Marine Research Findings of the VECTORS Project

This website provides access to the research results of the VECTORS project, which can be used to support marine management decisions, policies and governance as well as future research and investment. VECTORS was a large scale project that brought together more than 200 expert researchers from 16 different countries. It examined the significant changes taking place in European seas, their causes, and the impacts they will have on society.

Assessing effects of changes on stocks, fleets and management in the North Sea saithe fishery

It is increasingly acknowledged that the performance of future fisheries management relies to a large extent on how well one is able to evaluate and forecast the combined biological and economic impacts of management measures. An integrative bio-economic model was developed, including the economics of multiple fleets, the impact of fishing on stock development and the spatio-temporal interplay of fleets and fish stocks. This approach is based on the bio-economic optimisation and simulation model “FishRent”. To show the potential of the extended model it was applied to a case study, namely the North Sea saithe fishery, where the stock has been declining despite the existence of a long-term management plan. Furthermore, there has never been an impact assessment that takes into account the fleet dynamics and their impact on the fish stock under different management plan options.

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Simulations demonstrate that A2 and B1 have differing impacts on individual fleet segments from different nations and home ports. Even when A2 or B1 did result in little change in overall net profits, there were winners and losers, and the distribution of gains and losses may not be intuitively obvious.

This result is part of the analysis that has been done in WP2.3. The model allowed to assess short- and long-term economic consequences of the A2 and B1 scenario for multiple fleet segments. As costs (i.e. fuel costs due to long distance from port) associated with each area differed between fleet segments, profit rates varied also considerably between fleet segments and areas, resulting in the spatial heterogeneity in the fishery.

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Fleet segments tended to follow the seasonal migration pattern of saithe resulting in higher fishing mortality rates when the stock was concentrated on spawning or feeding grounds. Effort tended to concentrate where fish abundance was high, but economic costs played also an important role in effort allocation.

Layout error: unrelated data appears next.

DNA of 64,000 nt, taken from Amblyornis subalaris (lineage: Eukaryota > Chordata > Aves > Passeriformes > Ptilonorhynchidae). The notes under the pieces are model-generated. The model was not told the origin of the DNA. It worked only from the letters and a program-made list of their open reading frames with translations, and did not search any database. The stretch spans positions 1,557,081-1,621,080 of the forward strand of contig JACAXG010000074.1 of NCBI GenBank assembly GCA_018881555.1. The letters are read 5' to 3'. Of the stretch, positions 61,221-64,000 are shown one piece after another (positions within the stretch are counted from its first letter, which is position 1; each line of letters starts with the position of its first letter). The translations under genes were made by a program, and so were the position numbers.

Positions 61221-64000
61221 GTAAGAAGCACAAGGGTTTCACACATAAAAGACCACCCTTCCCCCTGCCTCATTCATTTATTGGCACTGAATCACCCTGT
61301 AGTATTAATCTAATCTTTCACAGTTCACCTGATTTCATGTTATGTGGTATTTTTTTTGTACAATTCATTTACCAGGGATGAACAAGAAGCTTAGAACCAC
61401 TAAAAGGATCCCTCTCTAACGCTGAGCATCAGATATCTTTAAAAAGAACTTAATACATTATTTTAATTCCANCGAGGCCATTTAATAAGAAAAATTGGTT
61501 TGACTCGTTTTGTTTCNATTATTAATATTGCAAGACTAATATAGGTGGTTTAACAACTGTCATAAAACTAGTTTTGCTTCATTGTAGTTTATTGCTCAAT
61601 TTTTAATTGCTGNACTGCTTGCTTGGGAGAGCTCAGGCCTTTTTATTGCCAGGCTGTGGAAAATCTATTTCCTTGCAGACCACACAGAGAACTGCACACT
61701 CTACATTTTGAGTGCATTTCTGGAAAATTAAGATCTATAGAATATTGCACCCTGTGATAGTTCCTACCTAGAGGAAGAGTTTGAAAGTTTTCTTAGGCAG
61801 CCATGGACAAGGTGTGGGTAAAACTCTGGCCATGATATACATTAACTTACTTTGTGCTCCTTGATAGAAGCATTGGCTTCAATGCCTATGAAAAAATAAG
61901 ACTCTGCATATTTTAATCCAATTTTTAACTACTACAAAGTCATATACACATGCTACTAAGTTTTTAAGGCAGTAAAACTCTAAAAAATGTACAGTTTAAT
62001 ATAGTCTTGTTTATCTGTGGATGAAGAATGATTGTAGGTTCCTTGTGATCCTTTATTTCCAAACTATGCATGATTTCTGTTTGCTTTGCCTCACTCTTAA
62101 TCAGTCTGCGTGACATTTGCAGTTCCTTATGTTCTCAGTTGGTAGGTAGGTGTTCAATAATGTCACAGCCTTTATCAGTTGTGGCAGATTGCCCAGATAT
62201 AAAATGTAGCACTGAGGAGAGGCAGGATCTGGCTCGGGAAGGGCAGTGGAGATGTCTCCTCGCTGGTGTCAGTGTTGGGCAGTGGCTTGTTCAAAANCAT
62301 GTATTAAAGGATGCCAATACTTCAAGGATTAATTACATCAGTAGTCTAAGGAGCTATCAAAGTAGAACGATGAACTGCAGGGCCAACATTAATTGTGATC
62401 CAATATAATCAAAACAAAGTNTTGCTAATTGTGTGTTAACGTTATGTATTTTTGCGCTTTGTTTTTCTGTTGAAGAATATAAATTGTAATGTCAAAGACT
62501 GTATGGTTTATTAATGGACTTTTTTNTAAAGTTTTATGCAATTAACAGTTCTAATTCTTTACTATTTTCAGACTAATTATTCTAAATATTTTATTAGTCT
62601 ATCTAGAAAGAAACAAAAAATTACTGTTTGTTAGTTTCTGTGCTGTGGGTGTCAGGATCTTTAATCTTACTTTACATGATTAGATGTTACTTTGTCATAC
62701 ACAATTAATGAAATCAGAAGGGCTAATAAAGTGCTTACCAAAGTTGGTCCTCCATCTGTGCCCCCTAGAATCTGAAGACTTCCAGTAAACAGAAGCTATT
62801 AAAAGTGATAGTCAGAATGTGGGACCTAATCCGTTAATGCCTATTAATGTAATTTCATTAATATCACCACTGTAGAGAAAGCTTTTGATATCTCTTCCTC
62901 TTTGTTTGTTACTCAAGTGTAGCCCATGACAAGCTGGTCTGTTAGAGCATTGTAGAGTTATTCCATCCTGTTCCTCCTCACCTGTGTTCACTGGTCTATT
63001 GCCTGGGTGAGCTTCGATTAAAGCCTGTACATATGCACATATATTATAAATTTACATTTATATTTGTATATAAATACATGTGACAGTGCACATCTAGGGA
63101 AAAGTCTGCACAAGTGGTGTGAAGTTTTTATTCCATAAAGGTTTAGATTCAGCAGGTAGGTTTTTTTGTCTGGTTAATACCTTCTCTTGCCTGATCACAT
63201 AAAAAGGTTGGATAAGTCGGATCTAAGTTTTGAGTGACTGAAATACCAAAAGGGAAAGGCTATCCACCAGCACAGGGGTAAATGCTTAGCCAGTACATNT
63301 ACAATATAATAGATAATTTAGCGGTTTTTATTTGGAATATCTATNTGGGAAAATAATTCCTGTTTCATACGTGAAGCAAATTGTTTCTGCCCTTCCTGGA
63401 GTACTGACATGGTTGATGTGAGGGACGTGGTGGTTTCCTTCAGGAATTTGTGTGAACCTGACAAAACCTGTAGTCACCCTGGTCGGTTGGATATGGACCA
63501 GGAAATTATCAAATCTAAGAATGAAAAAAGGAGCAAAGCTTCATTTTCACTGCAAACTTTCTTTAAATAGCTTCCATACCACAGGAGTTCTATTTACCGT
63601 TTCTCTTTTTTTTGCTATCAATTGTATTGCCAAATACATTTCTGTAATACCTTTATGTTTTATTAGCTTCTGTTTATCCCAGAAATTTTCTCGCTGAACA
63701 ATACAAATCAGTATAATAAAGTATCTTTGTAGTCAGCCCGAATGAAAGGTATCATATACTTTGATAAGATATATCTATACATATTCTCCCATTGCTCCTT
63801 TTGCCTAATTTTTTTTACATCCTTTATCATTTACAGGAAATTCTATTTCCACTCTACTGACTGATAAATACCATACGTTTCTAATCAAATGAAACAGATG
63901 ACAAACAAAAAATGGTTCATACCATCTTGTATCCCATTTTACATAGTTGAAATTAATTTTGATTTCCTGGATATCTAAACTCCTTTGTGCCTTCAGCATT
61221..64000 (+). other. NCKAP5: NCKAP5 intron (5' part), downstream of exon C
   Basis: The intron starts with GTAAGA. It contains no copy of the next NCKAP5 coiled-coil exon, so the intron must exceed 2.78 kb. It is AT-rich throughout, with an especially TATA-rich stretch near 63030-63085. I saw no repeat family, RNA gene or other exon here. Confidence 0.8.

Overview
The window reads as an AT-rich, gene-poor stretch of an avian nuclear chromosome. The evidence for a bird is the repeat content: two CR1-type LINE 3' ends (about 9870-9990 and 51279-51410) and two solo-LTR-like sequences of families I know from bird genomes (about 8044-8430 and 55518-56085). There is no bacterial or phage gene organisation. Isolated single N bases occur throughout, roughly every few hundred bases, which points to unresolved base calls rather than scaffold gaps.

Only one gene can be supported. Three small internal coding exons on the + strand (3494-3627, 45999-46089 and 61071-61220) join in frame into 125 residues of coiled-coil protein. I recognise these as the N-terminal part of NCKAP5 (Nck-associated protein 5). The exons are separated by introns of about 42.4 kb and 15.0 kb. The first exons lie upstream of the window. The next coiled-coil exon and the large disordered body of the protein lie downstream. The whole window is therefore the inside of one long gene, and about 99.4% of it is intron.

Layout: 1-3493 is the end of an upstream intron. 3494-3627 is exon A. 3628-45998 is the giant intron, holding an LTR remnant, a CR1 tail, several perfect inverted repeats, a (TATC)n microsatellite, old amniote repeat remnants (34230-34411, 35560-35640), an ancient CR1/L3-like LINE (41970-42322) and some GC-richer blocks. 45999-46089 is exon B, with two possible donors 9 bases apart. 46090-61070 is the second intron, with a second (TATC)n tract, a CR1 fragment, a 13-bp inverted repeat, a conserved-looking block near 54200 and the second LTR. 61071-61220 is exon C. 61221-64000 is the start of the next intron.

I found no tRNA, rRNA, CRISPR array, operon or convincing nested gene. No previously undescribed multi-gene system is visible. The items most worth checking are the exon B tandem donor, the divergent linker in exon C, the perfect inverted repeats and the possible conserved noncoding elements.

This finding is part of WP 3.3. The predicted spatio-temporal variability in fishing effort distributions is consistent with real observations of seasonal effort distributions, supporting the assumption that fishermen are able to “predict” the seasonal pattern of species distributions. Moreover, results suggest that commercial CPUEs that are currently used in the saithe stock assessment as a proxy for stock abundance do not just reflect the fish abundance they also depend on economic variables such as steaming costs. The predictions are also consistent with the response of a German saithe fisherman when asked how their fishing effort is distributed throughout the year.

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Benefits of area closures were distributed heterogeneously among fleet segments. Increases of saithe stock size were offset by increases in cod by-catches. A discard ban may not achieve the Common Fisheries Policy reform objective of reduced unwanted catches. Instead it involves high costs in terms of maximal 29% lower profits.

These findings are part of the work that has been done in WP6.4. They are relevant for North Sea saithe fishery managers. First, given the results a temporal area closure at the spawning ground of saithe is likely to better protect SSB of saithe. As the spawning ground of saithe is generally known, this type of closure could be a realistic option to prevent a further decline of SSB of saithe. Moreover, results suggest that the economic consequences of the discard ban will depend on the quota availability of the limiting species and that a discard man will affect multiple fish stocks with some benefiting and others being negatively impacted.

Lead Author:

Sarah Simons
(sarah.simonsnospam@ti.bund.de)
vTI-Institute of Sea Fisheries (vTI-SF)
Date of research: September 2014

Related articles:

Climate change: flatfish and shrimp fisheries 

Connectivity: plaice spawning and nursery areas 

Develop risk assessments leading to best practice

Fish stock location and international agreements

Modelling hotspots of change in the North Sea 

Risk of stock collapse and the Great Fish Pact

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This project has received funding from the European Union’s Seventh Framework Programme for research, technological development and demonstration under grant agreement no 266445
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